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Reliability and Validity of an Instrument to Measure

the Effects of Toys on the Cognitive, Creative, and Social Behaviors

of Preschool Children


Principal Investigator: Jeffrey Trawick-Smith, Heather Russell, and Dr. Sudha Swaminathan

Although previous research has explored the effects of various environmental influences on young children's play, the influence of toys has rarely been examined. This paucity of toy studies is due to a lack of a scientifically-constructed observation system to evaluate the impact of play materials across developmental domains. The purpose of this study was to develop and test the reliability and validity of such an instrument. An 8-item, 5-point rating system was constructed, based on previous toy research. To establish inter-rater reliability, two researchers independently used the instrument to rate the effects of 23 toys on the spontaneous play of sixteen preschool children. There was a high level of agreement between observers (r = .81 to .88, across items). A factor analysis was conducted to identify clusters of items that measure like dimensions of play effects; three distinct factors were identified: thinking/learning, creativity/imagination, and social interaction. To establish validity, the instrument was used to rate 5 common toys that could be predicted, based on earlier work, to have distinct influences on play. The instrument was found to discriminate among these toys in ways that are consistent with previous research and that make theoretical sense. The uses of this instrument in both future research and classroom practice are discussed.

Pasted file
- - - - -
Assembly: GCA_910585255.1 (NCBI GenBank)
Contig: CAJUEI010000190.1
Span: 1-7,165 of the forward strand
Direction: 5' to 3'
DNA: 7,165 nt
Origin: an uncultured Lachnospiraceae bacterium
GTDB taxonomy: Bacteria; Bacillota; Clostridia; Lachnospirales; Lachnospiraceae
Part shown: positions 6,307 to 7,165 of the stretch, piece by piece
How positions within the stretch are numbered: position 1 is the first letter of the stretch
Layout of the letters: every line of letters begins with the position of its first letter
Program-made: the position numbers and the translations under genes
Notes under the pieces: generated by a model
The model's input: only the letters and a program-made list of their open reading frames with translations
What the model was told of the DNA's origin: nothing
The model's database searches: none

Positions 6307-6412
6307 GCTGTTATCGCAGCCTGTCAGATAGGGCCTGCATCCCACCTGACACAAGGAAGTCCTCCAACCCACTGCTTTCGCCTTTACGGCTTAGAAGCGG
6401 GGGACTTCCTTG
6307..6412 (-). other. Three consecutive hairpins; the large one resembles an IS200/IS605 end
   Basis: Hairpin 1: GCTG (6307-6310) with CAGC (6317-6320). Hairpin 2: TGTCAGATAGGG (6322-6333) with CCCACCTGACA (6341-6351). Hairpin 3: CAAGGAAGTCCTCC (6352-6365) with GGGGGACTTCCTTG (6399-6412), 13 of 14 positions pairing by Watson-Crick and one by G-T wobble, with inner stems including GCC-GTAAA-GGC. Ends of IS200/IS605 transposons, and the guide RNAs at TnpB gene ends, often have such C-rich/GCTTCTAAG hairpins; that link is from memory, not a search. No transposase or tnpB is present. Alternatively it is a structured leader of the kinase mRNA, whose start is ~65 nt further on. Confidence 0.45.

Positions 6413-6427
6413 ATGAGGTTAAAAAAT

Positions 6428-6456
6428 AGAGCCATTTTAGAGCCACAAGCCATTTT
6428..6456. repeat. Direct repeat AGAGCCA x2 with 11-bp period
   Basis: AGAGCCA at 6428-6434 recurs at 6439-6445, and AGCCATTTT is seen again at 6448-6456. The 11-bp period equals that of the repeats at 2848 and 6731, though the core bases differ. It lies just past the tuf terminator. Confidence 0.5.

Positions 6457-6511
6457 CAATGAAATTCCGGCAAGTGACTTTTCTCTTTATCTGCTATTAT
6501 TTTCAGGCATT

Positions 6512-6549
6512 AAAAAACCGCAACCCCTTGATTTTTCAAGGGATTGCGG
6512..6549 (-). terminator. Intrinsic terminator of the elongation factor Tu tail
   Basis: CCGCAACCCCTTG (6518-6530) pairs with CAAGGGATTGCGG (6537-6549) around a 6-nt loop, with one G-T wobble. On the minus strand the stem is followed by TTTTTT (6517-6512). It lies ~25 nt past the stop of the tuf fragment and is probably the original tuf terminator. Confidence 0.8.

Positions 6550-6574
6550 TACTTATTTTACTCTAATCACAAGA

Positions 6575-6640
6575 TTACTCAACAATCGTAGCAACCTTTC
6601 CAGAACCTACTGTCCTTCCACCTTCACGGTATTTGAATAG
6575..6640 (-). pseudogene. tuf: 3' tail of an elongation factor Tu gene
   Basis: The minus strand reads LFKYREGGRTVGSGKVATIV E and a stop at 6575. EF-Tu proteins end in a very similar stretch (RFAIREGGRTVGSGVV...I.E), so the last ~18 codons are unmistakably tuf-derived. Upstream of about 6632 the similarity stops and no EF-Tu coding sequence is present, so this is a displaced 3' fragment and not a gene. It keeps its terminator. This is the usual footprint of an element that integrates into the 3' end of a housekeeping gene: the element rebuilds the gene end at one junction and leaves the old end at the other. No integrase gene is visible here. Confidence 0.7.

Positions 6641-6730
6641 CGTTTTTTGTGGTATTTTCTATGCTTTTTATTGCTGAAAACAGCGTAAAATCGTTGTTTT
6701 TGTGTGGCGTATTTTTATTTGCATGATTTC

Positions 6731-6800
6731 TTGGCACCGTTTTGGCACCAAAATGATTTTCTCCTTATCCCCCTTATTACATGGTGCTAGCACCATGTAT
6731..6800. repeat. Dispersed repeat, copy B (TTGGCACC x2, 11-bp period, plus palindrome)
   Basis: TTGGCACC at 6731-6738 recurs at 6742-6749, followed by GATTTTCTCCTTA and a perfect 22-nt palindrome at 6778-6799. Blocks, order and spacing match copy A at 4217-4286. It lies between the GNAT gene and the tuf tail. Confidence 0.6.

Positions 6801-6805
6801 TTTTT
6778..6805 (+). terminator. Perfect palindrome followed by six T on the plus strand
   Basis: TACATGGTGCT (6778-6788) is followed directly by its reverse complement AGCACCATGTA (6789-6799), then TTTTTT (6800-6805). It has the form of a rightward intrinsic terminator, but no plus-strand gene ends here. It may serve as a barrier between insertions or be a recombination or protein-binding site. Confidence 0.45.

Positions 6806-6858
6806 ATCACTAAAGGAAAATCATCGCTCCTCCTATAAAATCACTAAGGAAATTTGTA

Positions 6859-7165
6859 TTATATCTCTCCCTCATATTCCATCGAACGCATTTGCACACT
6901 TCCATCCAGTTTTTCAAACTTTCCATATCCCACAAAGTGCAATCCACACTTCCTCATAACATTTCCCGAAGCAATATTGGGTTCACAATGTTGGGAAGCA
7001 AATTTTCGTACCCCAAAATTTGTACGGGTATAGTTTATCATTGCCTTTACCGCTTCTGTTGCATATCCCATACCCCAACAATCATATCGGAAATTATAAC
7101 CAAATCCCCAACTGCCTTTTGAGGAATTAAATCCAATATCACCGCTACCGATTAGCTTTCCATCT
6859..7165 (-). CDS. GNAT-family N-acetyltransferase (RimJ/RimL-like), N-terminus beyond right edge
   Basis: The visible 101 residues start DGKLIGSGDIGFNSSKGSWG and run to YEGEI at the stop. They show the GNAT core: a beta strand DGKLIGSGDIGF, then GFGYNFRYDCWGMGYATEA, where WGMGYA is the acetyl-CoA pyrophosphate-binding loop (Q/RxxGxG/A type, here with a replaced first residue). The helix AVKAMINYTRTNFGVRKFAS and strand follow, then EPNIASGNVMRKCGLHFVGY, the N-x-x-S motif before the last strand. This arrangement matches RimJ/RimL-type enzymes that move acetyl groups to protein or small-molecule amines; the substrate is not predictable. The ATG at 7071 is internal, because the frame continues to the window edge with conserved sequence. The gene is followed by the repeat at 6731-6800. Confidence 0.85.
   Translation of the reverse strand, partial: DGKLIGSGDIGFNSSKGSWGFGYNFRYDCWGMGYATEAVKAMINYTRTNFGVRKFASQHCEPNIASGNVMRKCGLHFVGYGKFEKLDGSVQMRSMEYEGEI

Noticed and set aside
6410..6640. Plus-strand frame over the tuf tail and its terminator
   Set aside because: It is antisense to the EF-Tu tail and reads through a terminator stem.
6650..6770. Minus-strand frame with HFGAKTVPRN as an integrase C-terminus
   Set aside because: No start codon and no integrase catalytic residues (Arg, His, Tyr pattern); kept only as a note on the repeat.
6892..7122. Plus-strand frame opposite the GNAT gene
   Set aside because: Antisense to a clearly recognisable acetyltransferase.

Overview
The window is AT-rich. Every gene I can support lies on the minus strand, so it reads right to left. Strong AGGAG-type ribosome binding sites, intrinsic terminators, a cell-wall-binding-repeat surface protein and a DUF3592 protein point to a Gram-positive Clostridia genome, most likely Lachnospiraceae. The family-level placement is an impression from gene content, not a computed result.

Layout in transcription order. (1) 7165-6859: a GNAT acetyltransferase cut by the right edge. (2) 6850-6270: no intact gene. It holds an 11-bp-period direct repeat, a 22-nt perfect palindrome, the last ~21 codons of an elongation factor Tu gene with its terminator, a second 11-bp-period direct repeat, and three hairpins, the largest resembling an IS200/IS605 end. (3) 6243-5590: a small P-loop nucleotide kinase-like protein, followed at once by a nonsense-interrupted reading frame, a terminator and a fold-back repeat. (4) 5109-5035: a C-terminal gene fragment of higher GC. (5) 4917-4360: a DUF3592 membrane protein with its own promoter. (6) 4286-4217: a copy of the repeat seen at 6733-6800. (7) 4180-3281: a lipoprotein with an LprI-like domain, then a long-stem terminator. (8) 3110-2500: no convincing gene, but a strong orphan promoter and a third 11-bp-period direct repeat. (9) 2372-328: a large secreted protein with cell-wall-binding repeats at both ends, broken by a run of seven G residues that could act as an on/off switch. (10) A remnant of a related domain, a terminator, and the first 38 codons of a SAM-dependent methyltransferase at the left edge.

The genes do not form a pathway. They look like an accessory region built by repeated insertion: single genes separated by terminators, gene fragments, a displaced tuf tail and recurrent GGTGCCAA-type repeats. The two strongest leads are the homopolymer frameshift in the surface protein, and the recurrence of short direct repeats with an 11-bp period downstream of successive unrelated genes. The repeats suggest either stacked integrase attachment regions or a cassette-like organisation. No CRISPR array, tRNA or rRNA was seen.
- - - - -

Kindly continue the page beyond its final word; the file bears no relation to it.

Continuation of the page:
See more Previous Studies

  • Trawick-Smith, J., Russell, H., & Swaminathan, S. (2011). Measuring the effects of toys on the problem-solving, creative and social behaviours of preschool children. Early Child Development and Care, 181(7), 909-927.